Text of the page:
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Bakersfield California Walking Tour
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The Kress Building originally housed a Kress & Co. store. This national chain of discount retailers was known as five-and-dime stores, or simply "dime stores." Samuel Kress, the founder of Kress & Co., was known to hire talented architects to design unique building for his stores. This helped establish the brand, as Kress buildings became attractive fixtures in many U.S. cities. The Kress department store at this Bakersfield location closed in 1974. However, the historic building was preserved and renovated, reopening ten years later as office space. A historical marker was placed in 2015 by the Kern County Historical Society. The marker appears to the right of the entrance.

Kress Building (restored)

Wheel, Car, Sky, Automotive parking light

Kress Building historical marker

Window, Blue, Fixture, Brick

Kress Building (wide view)

Cloud, Car, Land vehicle, Sky

Kress sign at night

Building, Tower block, Commercial building, Condominium

Built in 1931, the Kress Building was designed by the New York architect, Edward F. Sibbert, in a Modern Art Deco style. It is comprised of three stories of reinforced steel with masonry. The building features strong, clean lines, juxtaposed with elaborate moldings. Kress & Co. stores were known for their innovative architecture. Above the windows and trim, abstract flower blossoms and oranges appear as exterior masonry decorations. These blossoms and oranges are a reference to the citrus industry in California. A curved canopy extends along the building's east and north sides.

The company's founder, Samuel H. Kress, viewed each of his store buildings as public works of art. He hired staff architects, such as Edward Sibbert, to design his store buildings, which ranged in style from Art Deco to Gothic Revival. Over the course of Sibbert's career, he designed fifty Kress buildings in major cities across the U.S. Building locations were also carefully planned prior to construction. Kress stores were intentionally situated close to downtown public buildings such as libraries, post offices, and city halls, since these were considered essential aspects of a thriving city. The distinctive architecture helped to define the brand and to differentiate Kress & Co. from its competitors.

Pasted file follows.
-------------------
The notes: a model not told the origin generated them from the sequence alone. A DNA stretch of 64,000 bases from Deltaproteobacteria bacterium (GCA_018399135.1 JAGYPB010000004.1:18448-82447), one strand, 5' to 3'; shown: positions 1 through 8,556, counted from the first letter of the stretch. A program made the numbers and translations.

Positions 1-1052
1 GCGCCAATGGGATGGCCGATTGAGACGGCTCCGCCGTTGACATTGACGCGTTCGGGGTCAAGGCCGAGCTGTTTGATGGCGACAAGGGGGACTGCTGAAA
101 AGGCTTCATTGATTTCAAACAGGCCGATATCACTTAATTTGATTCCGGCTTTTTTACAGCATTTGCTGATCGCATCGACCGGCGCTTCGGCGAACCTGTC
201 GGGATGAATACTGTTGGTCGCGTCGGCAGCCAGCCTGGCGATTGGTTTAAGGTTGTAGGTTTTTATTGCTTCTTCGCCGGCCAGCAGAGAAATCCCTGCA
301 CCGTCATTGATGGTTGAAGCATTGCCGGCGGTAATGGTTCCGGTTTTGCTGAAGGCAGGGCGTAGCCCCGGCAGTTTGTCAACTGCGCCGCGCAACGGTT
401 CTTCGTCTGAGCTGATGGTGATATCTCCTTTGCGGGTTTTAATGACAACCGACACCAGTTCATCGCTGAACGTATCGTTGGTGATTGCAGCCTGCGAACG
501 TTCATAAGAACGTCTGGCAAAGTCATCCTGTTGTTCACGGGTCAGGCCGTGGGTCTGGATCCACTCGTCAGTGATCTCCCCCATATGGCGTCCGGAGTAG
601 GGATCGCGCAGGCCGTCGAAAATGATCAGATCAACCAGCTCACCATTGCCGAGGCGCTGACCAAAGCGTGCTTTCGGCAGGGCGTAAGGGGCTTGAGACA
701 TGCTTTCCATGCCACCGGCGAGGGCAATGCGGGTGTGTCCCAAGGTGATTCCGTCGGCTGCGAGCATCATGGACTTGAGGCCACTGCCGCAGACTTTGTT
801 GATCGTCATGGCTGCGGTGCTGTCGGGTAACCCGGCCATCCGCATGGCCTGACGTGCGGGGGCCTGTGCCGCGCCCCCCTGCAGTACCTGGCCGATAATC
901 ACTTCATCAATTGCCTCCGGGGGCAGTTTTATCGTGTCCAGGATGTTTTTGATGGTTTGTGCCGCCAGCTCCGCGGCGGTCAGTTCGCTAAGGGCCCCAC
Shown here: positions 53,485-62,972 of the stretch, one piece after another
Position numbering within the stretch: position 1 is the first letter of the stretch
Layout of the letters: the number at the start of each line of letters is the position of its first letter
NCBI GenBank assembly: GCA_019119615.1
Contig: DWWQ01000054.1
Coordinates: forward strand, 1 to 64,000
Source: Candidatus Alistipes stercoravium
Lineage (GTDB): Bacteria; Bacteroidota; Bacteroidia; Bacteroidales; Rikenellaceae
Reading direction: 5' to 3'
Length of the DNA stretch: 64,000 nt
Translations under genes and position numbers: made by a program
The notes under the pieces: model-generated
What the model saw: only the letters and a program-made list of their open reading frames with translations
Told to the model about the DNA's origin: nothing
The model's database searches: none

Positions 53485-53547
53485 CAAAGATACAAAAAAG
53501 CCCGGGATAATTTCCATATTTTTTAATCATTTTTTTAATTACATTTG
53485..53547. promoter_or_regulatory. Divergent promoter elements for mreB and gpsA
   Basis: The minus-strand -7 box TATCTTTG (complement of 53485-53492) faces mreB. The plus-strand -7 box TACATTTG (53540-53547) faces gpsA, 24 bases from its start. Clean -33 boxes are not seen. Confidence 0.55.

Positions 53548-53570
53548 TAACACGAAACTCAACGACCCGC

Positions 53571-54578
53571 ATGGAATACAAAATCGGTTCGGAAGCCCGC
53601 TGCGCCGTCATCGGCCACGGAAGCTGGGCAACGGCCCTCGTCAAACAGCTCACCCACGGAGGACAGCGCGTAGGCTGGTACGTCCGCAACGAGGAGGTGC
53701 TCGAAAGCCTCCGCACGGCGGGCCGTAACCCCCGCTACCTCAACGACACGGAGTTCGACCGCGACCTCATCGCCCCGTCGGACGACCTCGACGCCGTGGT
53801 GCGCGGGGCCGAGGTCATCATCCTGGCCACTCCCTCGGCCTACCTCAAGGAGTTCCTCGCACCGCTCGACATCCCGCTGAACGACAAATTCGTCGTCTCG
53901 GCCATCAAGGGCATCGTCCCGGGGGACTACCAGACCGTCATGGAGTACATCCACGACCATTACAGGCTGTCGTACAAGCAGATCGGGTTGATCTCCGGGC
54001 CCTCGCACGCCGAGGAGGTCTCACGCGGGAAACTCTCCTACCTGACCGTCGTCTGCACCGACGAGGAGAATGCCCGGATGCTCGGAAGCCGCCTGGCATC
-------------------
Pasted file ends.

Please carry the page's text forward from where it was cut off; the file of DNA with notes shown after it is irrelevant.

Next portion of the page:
As a five-and-dime retailer, Kress stores sold mass produced, essential household items and other goods at a discount. Also known simply as "dime stores," Kress & Company stores were in direct competition with another popular dime store chain, the F.W. Woolworth Company. As in many other U.S. cities, this competition was evident in Bakersfield, where the two retailers were located directly across the street from each other. They sold similar products, and both featured luncheonette counters where customers could dine. Over time, each company expanded its prices on items beyond the ten-cent limit in order to keep up with the rate of inflation.

Samuel Kress was born in 1863 in Cherryville, Pennsylvania, where his father worked as a supervisor in a coal mine. When he reached adulthood, his first career was in teaching. Next, he opened a stationary store. When his vision for Kress & Co. began to take shape, it took a cue from its competitor, the already popular Woolworth's chain of retail stores. The first large Kress & Co. store was opened in Memphis, Tennessee. Despite, or perhaps because of, the competition with Woolworth's, Kress always admired Frank W. Woolworth. In a highly unusual business decision, when Frank Woolworth died, Samuel Kress closed his own stores for the day as a sign of respect. Although Kress & Co. eventually went out of business in 1980, the historic Kress Building in Bakersfield has been preserved. It remains across the street from the historic Woolworth Building, which has also been preserved.

Boose, Denise . Kress Building, The Historical Marker Database. Accessed March 26th 2021.

Kress Building, Historical Marker Point. Accessed March 31st 2021.

Price, Robert . "Our Story Told in Architecture.", March 31st 2012. Accessed March 31st 2021.

S.H. Kress & Company Collection, National Building Museum. Accessed April 2nd 2021.

Stucco, Johnny. Kress Buildings Across Texas & America, Texas Escapes. Accessed April 2nd 2021.

Image Sources(Click to expand)

Denise Boose, The Historical Marker Database

Denise Boose, The Historical Marker Database

Denise Boose, The Historical Marker Database

Abraham Rodriguez (